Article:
Russia — “Zaire with permafrost?” No, as far as I know, Zaire doesn’t have anything like Turandot.
In an article I’ve lined my bed with and sleep on every night, element’s Franich St. Franich writes, “Alternatively celebrated and scorned when it opened in late December [of 2005], Turandot already carries a mixed reputation as Moscow cuisine’s newest retort to global derision, as well as its latest affront to decency. As always, perhaps most startling are the economics; namely, the $50 million invested in a restaurant, i.e., that particular commercial enterprise in which failure to recoup is virtually guaranteed. This is vanity you can touch.”
Restaurateur Andrei Dellos (Cafe Pushkin, Shinok), called a “neo-classical Walt Disney” by The New York Times, put forth this study in maximalism a year and a half ago. The chinoiserie is supposedly the first of three palatial restaurants of escalating extravagance, with an Italian to come in 2007 and, finally, a Russian-themed one, just before the Apocalypse. It always scares me when they say, “Just wait.” Because Turandot is enough. Too much. Olly, olly oxen-free!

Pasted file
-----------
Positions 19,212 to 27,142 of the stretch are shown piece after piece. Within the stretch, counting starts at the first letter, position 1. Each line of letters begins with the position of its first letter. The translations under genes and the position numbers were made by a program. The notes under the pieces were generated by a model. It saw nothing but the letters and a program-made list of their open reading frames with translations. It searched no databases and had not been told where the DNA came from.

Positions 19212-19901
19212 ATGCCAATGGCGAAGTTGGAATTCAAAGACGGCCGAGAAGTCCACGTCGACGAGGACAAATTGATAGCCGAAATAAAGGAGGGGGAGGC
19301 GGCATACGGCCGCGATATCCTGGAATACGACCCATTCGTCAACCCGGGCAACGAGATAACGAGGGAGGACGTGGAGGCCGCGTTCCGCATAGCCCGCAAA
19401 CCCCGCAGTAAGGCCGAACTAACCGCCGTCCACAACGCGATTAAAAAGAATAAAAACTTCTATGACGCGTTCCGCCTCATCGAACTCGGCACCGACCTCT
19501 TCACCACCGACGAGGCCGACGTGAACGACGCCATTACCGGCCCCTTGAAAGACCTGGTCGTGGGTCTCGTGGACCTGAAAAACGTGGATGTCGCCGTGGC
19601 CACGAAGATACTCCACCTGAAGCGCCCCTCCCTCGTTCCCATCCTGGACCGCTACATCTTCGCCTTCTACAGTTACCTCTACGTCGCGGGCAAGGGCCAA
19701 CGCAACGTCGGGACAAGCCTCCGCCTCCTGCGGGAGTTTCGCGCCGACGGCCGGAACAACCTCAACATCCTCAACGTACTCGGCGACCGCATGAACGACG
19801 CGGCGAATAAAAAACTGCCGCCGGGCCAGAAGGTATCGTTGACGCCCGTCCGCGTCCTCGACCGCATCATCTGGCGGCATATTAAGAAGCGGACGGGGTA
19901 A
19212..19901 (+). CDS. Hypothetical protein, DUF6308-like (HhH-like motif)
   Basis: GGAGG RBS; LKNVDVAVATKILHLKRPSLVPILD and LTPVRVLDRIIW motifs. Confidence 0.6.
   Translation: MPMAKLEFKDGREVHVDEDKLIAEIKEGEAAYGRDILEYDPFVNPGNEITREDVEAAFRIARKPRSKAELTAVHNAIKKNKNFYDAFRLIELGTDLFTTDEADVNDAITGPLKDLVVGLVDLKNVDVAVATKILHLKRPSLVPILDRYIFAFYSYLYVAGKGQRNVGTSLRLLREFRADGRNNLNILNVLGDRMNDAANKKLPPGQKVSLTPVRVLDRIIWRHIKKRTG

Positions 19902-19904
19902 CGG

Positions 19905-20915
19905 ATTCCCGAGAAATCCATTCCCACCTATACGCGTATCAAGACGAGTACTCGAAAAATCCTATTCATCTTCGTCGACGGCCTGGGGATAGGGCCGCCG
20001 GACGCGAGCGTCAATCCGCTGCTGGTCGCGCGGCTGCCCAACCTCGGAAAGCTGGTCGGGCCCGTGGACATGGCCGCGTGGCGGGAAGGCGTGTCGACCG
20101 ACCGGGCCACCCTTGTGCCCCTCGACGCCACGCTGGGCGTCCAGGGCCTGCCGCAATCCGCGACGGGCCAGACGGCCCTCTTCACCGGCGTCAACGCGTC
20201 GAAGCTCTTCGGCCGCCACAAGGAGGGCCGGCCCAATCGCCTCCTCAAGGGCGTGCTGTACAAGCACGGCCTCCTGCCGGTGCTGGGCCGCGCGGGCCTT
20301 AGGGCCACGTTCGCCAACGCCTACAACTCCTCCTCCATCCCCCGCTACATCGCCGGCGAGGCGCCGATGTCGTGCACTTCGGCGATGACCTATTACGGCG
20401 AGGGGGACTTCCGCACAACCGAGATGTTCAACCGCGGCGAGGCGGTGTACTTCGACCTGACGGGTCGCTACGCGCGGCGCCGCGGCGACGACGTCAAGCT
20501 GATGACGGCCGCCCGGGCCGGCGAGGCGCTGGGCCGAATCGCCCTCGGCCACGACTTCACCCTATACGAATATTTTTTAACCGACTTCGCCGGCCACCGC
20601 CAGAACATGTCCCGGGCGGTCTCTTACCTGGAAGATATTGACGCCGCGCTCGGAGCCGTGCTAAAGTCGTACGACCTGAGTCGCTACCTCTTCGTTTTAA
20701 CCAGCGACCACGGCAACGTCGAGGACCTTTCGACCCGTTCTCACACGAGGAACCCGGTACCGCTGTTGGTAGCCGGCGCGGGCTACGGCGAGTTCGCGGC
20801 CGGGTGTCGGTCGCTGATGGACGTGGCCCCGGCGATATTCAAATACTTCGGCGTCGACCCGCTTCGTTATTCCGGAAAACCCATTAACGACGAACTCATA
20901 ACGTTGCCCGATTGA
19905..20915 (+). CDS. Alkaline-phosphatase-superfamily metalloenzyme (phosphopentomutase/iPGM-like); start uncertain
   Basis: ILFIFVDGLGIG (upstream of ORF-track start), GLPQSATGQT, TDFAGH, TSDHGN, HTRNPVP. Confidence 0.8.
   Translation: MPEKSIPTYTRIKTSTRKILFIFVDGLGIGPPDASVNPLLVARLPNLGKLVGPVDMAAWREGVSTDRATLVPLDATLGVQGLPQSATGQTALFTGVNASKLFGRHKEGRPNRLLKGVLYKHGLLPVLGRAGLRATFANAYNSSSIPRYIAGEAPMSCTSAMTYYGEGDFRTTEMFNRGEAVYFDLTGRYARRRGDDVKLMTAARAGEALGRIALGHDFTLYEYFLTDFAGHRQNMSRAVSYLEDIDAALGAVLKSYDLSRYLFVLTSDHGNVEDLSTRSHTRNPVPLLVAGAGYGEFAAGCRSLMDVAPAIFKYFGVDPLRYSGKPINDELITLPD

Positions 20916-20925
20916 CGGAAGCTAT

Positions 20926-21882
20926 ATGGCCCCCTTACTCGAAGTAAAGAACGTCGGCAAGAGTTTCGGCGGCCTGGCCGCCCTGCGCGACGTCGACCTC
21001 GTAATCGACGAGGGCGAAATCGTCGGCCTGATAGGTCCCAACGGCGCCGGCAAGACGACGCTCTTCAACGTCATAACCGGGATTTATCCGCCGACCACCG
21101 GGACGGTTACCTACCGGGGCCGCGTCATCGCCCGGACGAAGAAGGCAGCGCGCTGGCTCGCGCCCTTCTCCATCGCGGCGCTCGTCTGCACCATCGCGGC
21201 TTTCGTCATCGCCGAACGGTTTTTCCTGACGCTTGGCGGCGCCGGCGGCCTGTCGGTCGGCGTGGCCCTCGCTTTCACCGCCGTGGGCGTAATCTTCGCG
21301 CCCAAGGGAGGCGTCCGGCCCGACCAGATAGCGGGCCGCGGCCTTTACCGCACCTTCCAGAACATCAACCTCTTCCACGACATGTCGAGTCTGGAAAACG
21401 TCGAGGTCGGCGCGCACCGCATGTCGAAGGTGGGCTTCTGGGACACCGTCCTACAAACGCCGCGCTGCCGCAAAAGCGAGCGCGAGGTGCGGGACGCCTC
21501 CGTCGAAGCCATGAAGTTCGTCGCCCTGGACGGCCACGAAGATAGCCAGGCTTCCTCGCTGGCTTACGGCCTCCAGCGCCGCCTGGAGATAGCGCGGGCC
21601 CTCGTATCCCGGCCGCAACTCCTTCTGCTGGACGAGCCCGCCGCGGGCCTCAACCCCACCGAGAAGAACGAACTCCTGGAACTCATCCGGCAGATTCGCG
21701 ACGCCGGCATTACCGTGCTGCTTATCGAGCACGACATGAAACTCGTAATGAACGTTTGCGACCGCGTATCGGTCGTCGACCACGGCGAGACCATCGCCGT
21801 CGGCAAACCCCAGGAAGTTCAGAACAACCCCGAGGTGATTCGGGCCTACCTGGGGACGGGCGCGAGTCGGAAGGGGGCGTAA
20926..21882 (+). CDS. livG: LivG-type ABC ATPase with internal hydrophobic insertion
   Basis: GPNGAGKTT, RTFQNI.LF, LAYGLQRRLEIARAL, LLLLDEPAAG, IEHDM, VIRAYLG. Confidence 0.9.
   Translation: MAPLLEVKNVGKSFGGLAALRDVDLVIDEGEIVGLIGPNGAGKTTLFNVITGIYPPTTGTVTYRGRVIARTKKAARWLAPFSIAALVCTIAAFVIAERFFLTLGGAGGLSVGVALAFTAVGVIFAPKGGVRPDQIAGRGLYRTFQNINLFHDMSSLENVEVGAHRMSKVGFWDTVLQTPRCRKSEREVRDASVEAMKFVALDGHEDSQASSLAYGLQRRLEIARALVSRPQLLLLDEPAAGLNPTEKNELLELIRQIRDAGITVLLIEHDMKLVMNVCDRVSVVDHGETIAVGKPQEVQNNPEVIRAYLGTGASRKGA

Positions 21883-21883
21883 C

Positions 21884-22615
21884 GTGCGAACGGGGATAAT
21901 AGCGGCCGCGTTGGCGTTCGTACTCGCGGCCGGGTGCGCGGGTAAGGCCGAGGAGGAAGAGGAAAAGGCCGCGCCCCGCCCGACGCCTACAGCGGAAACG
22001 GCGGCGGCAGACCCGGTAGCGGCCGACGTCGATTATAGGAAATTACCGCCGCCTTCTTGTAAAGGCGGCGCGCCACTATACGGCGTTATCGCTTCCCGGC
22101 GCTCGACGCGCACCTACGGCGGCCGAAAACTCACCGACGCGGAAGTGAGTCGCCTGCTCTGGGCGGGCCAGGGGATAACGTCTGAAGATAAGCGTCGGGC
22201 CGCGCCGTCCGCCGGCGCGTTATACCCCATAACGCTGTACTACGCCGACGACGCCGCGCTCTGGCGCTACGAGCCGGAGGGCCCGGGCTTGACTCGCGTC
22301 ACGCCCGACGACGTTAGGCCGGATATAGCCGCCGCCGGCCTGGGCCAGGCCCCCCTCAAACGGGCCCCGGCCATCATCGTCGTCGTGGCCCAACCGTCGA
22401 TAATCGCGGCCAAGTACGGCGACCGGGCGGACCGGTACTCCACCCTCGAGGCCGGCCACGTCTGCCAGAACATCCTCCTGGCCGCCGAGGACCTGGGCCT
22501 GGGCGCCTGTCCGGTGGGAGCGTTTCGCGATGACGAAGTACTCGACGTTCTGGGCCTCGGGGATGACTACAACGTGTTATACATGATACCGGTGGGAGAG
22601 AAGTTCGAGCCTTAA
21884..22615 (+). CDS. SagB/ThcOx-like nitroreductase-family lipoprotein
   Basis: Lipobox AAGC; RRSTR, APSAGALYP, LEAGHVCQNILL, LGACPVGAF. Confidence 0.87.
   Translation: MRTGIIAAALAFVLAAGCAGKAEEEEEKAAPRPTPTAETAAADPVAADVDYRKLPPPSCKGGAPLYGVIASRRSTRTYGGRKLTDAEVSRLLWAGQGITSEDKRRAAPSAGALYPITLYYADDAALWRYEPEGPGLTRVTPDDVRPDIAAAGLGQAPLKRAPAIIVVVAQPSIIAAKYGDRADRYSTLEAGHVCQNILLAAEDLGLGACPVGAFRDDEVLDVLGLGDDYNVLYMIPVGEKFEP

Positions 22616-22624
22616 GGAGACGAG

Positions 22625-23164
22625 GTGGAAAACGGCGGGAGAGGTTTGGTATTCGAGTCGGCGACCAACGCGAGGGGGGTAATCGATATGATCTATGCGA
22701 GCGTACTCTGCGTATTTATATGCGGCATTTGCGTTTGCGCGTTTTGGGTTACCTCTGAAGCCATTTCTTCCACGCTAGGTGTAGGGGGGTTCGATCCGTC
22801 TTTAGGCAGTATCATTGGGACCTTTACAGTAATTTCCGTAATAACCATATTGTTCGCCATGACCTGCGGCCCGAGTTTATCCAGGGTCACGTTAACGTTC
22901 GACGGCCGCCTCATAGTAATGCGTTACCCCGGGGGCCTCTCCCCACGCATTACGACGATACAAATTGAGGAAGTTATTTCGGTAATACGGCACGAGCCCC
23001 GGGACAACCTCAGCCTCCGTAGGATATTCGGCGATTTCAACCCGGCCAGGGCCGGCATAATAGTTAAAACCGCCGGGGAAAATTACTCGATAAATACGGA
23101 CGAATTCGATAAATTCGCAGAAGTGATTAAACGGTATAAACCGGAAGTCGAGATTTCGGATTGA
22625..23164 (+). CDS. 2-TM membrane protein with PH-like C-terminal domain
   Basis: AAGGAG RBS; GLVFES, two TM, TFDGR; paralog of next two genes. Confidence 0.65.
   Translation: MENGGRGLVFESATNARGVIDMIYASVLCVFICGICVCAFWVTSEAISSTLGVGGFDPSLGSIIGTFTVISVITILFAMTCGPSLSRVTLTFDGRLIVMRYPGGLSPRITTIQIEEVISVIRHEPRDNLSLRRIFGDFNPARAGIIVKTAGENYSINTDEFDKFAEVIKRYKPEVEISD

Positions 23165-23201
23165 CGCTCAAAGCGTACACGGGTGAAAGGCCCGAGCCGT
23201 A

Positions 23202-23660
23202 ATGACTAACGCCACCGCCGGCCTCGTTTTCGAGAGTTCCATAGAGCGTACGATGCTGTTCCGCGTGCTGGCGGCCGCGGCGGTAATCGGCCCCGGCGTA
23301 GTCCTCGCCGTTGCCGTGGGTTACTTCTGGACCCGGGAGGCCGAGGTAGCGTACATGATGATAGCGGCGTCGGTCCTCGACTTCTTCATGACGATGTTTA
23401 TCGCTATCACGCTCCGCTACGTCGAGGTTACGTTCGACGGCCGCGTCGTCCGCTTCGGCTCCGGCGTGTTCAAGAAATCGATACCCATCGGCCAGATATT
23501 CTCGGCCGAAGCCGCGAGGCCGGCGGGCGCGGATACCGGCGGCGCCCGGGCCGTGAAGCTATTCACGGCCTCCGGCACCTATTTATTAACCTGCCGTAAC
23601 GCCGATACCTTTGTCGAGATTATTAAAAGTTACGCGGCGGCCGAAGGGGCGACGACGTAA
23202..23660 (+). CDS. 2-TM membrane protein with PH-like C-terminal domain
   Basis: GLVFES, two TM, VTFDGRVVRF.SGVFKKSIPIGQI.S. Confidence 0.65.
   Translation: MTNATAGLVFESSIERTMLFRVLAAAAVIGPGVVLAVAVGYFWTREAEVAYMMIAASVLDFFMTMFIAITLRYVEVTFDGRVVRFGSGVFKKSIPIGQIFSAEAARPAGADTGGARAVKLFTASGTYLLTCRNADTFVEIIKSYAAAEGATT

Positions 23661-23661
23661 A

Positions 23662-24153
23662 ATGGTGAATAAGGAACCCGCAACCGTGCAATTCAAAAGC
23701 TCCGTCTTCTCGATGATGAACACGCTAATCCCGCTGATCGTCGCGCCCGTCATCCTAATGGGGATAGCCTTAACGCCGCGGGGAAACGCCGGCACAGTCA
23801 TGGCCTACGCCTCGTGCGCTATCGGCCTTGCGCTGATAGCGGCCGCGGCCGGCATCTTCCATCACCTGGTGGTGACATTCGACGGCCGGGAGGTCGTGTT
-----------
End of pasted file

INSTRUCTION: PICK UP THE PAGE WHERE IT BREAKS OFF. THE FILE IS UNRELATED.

Six years in the making, $50 million invested, 65,000 square feet — these aren’t dim sums. The food is not worth the 18th century replica china its served on, Asian fusion that invokes the restaurant’s namesake, loony Chinese princess Turandot, who is the subject of a Puccini opera. But, whatever — there’s a McDonald’s across the bulvar. Turandot for lookie, not eatie.